5. I believe you're right in saying that women need to be encouraged to seek higher-paying jobs if they wish to be better off financially. However, if that condition (ambition in the purely financial sense of the word) is not fulfilled, I fail to see why they should aim any higher. The point is that if the majority of women doesn't even want to perform certain types of tasks, how is this inequality? It is just reality that some jobs are better paid than others, and - as you said - if you choose a job that pays less, it doesn't mean you are any less equal to other people who might earn 100k a year. You have made your choice based on your biological traits, personality and interests, and that's it. Whether or not it is just that salaries for some jobs are ridiculously high is debatable. No, I do not want to be called a 'feminist' because I don't see the point in the so-called "positive discrimination" that is put to effect in workplaces and legislation (at least here in Finland if not elsewhere). I support gender equality which is a slightly different thing. The problem with feminism is the underlying assumption that women are always the 'weaker' sex that needs to reach a 100% equality in everything men do - that's not how it works in real life: you can't force women to take half of jobs in metallurgy, for instance, because most women are simply not interested in that field of study, nor can you make men choose nursery studies if they don't have a passion for that subject. You do what you are interested in. It has nothing to do with oppression.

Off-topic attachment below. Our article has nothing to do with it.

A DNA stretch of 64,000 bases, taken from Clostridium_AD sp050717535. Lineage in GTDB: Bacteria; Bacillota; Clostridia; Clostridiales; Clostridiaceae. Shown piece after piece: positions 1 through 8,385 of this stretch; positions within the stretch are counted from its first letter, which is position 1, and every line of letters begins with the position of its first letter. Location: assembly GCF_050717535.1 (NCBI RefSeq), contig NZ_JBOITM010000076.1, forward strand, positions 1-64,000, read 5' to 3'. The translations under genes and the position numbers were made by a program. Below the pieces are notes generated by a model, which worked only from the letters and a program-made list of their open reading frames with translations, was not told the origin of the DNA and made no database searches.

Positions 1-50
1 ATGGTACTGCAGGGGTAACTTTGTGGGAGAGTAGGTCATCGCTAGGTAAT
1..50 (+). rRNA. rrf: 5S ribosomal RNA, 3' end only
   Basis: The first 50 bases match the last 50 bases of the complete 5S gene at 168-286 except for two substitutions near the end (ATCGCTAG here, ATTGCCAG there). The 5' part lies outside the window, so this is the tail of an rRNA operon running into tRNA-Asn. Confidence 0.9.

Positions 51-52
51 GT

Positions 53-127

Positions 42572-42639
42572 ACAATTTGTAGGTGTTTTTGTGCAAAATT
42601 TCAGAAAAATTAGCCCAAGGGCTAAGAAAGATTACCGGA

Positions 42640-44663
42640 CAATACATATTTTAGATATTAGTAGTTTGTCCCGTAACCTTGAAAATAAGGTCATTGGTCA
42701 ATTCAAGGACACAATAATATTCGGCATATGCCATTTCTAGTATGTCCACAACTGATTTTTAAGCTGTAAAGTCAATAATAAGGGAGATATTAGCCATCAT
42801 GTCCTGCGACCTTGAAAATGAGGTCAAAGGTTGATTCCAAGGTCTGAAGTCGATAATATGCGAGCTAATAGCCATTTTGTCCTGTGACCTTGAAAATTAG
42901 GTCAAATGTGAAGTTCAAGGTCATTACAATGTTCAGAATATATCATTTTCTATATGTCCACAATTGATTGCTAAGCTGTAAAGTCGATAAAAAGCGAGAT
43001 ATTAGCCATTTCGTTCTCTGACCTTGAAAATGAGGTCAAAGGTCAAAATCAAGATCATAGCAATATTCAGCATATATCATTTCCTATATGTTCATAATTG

6. Every single novel we read in our Finnish and English Literature courses was interesting but there were a few that have really stuck with me all these years: Aino Kallas - Sudenmorsian (a werewolf story) Ariel Dorfman: Death and the Maiden Maya Angelou- I Know Why The Caged Bird Sings William Golding - Lord of the Flies
  7. 1. What is your real name? Mikko (Michael). 2. Where are you from? Finland, northern Europe. 3. How did you find out about IB Survival? Google is my friend. 4. What made you register on IB Survival? I feel nostalgic, I guess... 5. When did you (approximately) register here? Approximately 10 minutes ago. 6. What is your favourite IB subject? I loved History! You can't understand the present, not to mention the future, unless you know how we ended up at this point in time. 7. When are you graduating? I graduated in May 2005 - over 10 years ago! It's funny to think about because it feels like it happened yesterday... Or maybe I still live in the past. 8. What are your plans for university? I got my MA in Translation & Interpreting (in Italy). Before that I did BA in Italian Philology at Helsinki University, Finland. After university (which is mostly a waste of time anyways) I have been studying Crafts & Arts (primitive handicraft skills) and become a wilderness guide. I think moving in the middle of nowhere was the best decision in my life - believe me, this silly thing they call "civilization" will not bring you happiness. 9. What are your free-time hobbies? I still love reading and I also practise traditional archery. Every once in a while I engage in a chess match. 10. If you could change one thing on IB Survival, what would it be? I haven't got the faintest idea... Can't say, really.